Also, it’s not the older devices we aren’t fixing -- those tend to be easy to service. It’s the new ones we are throwing away, fueling the growing global electronic waste crisis.
3) They assert that modern things are complicated, fundamentally different than older devices.
From the AHAM letter: “The home appliances of today are so innovative, they provide so much more than their primary function. For example, refrigerators / freezers do more than simply store food to last longer. Product features now include, temperature control compartments within the unit, customized lighting, electronic displays, as well as connected features.”
Similar arguments are made by many device makers (though it's a harder point to make when it comes to refrigerators). The argument goes “Our modern devices are so complex, that fixing them isn't like it used to be!”
Our argument is not to force people to fix things themselves, it's to prevent repair monopolies from denying consumers a real choice about the matter. If the manufacturer can train a technician to fix the device, than another qualified person with the requisite service information, software and spare parts could do it as well. It’s not like different compartments in a fridge is an insurmountable level of complexity.
A consumer might still opt for a manufacturer authorized technician, and in many cases likely will. But the suggestion that the complexity means there should be no choices for consumers is not credible.
4) They claim if anyone else fixes it, it will become dangerous.
AHAM: “Both product safety and consumer safety are always top of mind for manufacturers. The fact that service technicians may have to enter consumers’ homes to conduct repairs presents a different set of circumstances regarding the repairing of electronic equipment.”
Their argument is that you, as the consumer, cannot decide for yourself who to hire as a technician because you might hire someone unsafe. But again, isn’t that my choice to make?
Other times, manufacturers raise safety concerns about new technology, for example The Rechargeable Battery Association, which also submitted a comment. “A lack of understanding of these critical safety components that can be damaged during repairs by consumers or poorly trained service centers could ultimately jeopardize the safety of consumers and the public in general.”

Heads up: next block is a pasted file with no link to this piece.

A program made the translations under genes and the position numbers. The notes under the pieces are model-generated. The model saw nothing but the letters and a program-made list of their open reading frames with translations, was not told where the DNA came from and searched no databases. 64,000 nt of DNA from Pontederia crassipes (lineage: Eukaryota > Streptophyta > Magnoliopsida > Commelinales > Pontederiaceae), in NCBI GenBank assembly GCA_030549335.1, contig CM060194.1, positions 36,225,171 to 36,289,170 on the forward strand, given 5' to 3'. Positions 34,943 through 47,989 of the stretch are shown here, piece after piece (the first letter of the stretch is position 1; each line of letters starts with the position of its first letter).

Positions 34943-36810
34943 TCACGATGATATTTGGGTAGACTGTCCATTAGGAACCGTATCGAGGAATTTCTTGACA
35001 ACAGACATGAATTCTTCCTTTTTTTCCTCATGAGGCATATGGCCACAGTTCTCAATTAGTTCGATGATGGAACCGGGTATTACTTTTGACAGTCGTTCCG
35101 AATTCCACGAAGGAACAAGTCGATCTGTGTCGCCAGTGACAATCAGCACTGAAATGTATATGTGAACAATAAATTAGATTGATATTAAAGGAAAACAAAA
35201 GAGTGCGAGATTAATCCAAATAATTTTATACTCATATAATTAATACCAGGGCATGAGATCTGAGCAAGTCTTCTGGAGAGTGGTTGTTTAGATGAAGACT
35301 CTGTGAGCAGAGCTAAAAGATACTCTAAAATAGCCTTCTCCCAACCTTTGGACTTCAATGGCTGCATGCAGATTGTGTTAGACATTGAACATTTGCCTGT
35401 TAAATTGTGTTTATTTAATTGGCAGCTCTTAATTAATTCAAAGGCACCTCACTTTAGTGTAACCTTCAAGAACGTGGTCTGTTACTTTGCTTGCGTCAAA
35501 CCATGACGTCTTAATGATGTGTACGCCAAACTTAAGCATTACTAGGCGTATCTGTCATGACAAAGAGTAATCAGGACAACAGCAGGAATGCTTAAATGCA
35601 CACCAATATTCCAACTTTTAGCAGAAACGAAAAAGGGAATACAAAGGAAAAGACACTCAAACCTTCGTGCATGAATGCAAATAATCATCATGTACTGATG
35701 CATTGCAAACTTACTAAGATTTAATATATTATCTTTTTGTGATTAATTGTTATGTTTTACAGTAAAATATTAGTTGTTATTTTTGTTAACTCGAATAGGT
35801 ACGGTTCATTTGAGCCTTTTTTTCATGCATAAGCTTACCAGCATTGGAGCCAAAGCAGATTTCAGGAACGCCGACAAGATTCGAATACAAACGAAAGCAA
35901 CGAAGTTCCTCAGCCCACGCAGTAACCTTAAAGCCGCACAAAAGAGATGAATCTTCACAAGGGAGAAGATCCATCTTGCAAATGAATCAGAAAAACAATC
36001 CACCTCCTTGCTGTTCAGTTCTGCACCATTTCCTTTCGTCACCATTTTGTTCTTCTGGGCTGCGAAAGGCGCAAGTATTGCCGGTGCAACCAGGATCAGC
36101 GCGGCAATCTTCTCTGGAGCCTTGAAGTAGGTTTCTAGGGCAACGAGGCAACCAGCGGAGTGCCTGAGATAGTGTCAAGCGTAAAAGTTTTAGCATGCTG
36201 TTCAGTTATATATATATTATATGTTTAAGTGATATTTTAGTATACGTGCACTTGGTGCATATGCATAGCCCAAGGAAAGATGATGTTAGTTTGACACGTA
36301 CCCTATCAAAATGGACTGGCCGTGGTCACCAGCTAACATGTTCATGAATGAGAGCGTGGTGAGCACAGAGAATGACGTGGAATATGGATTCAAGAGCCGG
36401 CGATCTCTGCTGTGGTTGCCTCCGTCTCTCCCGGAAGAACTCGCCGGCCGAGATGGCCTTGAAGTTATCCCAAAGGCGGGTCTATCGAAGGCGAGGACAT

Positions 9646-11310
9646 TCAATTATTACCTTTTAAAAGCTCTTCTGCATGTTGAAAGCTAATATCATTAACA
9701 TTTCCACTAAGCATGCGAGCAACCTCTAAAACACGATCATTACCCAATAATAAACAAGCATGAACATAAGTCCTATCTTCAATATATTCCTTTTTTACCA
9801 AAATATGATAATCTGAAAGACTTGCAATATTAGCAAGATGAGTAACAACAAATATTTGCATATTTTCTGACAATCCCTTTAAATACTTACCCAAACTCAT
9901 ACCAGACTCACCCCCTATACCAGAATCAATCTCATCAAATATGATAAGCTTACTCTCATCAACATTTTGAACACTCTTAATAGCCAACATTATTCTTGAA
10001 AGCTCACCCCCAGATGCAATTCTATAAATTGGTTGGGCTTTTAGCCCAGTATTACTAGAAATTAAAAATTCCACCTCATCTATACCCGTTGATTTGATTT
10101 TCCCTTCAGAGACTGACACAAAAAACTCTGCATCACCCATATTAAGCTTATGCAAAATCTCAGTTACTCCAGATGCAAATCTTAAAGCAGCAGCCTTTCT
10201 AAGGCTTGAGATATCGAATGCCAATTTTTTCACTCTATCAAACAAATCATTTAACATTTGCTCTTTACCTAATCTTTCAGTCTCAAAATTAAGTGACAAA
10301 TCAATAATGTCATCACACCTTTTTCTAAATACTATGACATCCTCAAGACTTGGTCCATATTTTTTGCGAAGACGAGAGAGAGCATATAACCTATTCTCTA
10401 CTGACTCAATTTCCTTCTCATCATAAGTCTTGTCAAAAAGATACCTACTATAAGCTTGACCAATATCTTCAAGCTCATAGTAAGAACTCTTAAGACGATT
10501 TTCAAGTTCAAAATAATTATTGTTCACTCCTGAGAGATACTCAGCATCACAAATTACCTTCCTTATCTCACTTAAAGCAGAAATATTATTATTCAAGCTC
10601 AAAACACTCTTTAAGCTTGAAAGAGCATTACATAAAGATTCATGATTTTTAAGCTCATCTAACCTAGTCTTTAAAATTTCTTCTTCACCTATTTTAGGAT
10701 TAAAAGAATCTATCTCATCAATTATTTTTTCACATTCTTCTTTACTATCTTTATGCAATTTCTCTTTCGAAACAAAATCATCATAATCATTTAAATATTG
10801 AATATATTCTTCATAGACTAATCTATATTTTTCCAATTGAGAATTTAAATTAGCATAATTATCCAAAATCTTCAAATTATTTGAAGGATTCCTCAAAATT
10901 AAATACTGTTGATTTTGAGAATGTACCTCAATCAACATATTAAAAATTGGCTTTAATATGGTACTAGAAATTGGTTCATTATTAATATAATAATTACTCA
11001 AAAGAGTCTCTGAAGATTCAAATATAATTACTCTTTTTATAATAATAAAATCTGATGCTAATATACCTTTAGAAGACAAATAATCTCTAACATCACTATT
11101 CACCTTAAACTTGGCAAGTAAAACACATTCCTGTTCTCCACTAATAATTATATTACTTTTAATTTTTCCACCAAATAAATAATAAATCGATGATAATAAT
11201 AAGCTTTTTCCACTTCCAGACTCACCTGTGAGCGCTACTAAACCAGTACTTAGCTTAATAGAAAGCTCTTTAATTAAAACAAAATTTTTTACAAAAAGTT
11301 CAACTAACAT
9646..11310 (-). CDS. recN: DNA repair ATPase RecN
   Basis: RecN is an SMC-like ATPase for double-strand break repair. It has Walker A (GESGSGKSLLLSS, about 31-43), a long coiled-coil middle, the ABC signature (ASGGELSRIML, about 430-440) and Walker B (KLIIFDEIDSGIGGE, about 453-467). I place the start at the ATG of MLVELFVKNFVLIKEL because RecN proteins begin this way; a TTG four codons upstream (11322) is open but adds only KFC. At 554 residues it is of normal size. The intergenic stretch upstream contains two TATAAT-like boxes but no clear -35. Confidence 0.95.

Apple reportedly demonstrated ways in which batteries could hurt consumers during legislative debate in California to scare legislators away from Right to Repair reforms in that state. Other companies argue that repair undercuts cybersecurity, but our allies at Securepairs.org did a terrific job at debunking Microsoft’s comments to the FTC along those lines.
Safety and cybersecurity are things to be concerned about, but completely irrelevant to whether or not repair operates in an effective monopoly. Just as you should take your car to a quality mechanic, you should likewise go to a quality repair technician to repair a washing machine or cell phone. For some repairs, you might be totally comfortable doing the repair yourself. For others, you want a professional. You might choose to take your car to the dealership, but if you want to hire another mechanic, you should be allowed to do so.
When companies can decide what gets fixed and what doesn’t, and how much to charge, it’s very bad for consumers. A Chicago business magazine found that John Deere dealerships have a five times larger profit margin on repair than the sale of new equipment -- repair that many times only the dealer can provide due to the software locks on the equipment.
It’s no wonder AHAM writes: “An FTC workshop intentioned to expose repair restrictions is a major concern for home appliance manufacturers…”